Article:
The Sabino steamboat was built in 1908 in East Boothbay, Maine, by W. Irving Adams, she spent most of her career ferrying passengers and cargo between Maine towns and islands. First she operated on the Damariscotta River in midcoast Maine. After sinking during an accident in 1918, she ran on the Kennebec River. From 1927 to 1960 she served the islands of Casco Bay, running out of Portland. For this service her narrow hull was widened with sponsons to make her more stable in the open waters. Although her configuration and passenger capacity changed through the years, her engine did not. The Sabino Steamboat still has the two-cylinder Paine compound steam engine that was installed in 1908.

From about 1820 to 1940, coastal and riverside residents relied on steamboats as much as we do today on cars and buses for convenient transportation. With poor roads and few bridges, it took far longer to travel on land than it did at eight miles an hour in a comfortable steamboat. But by 1900 railroads had reduced the demand for steamboat service, and with the popularization of the automobile and the development of reliable paved highways in the 1920s, the steamboat became obsolete.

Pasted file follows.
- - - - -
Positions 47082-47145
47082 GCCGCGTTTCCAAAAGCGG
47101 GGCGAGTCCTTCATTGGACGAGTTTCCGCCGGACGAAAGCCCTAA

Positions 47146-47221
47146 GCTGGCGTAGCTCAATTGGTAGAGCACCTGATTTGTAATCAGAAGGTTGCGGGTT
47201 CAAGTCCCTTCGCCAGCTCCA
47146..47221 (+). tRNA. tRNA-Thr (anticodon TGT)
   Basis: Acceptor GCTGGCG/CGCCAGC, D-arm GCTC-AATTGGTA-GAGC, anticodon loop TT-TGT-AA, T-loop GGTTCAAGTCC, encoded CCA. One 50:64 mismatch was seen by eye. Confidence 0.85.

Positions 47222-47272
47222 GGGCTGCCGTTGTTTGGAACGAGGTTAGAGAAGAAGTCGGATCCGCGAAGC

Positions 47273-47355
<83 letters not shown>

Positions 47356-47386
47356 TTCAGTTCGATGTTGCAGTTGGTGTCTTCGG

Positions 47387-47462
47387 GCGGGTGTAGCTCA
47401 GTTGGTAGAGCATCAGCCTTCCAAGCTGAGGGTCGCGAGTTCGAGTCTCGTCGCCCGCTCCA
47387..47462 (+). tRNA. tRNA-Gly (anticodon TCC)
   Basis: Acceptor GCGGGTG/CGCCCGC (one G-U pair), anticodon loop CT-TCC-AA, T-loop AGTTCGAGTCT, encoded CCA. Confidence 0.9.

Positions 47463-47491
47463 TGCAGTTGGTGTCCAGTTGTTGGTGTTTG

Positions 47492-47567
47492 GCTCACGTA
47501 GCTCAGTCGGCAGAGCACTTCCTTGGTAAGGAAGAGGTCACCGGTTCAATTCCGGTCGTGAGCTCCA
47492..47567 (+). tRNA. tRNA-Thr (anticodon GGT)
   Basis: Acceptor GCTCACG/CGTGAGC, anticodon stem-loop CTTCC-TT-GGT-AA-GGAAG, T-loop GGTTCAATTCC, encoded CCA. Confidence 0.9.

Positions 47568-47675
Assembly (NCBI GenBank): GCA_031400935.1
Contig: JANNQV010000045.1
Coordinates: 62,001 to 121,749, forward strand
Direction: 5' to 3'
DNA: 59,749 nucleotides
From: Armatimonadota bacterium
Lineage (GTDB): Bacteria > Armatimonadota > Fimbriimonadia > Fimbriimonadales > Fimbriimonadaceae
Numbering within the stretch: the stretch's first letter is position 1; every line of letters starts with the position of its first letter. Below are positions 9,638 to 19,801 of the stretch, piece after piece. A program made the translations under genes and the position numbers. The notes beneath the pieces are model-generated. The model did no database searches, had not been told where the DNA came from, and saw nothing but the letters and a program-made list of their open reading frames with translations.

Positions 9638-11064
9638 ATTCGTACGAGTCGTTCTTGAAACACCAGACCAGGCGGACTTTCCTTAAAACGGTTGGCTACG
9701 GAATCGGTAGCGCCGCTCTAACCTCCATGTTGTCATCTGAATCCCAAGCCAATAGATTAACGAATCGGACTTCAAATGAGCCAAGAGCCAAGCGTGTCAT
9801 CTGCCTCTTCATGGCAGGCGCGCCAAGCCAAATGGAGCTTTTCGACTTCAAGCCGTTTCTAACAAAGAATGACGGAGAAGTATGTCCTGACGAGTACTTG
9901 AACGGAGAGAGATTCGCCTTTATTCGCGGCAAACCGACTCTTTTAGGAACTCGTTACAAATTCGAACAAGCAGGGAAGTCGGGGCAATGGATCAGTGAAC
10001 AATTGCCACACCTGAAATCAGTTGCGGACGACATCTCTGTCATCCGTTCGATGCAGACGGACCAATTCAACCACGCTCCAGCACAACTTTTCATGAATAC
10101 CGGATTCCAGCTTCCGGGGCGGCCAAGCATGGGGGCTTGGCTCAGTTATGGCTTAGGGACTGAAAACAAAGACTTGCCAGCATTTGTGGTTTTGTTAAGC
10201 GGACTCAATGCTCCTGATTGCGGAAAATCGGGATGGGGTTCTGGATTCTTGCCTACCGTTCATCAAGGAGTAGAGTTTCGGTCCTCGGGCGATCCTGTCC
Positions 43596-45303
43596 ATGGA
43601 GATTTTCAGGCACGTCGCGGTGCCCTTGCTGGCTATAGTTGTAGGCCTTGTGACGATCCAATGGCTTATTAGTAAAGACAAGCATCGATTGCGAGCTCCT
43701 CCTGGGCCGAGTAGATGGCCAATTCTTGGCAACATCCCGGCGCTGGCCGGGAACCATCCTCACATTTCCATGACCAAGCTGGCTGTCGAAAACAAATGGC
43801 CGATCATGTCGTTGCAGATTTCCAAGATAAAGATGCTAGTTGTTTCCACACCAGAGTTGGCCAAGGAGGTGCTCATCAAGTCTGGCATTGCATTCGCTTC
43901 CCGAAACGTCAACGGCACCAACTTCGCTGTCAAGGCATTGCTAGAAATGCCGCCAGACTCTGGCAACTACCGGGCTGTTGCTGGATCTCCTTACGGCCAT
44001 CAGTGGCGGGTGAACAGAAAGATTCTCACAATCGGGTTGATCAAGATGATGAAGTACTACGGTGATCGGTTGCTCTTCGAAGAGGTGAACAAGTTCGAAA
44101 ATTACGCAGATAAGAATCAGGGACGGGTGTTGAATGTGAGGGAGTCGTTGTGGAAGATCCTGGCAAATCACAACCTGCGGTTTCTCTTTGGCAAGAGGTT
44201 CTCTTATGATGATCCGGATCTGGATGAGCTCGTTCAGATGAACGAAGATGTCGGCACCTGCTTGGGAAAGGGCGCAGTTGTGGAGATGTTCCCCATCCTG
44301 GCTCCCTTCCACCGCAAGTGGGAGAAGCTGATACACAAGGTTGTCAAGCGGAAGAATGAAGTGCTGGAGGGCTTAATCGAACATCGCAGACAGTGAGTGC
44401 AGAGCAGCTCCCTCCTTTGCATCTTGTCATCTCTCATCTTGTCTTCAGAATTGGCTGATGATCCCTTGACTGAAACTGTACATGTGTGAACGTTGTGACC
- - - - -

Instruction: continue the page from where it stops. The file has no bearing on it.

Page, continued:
After her career in Casco bay, she was operated by the Corbin family out of Newburyport, Massachusetts. Sabino was purchased by Mystic Seaport in 1974 to serve as a working exhibit. She is operated during the warmer months on regularly scheduled runs for the enjoyment and education of visitors. The Sabino was formally designated a National Historic Landmark in 1992.

2023 Operating Schedule:

Sabino reopens Summer of 2023.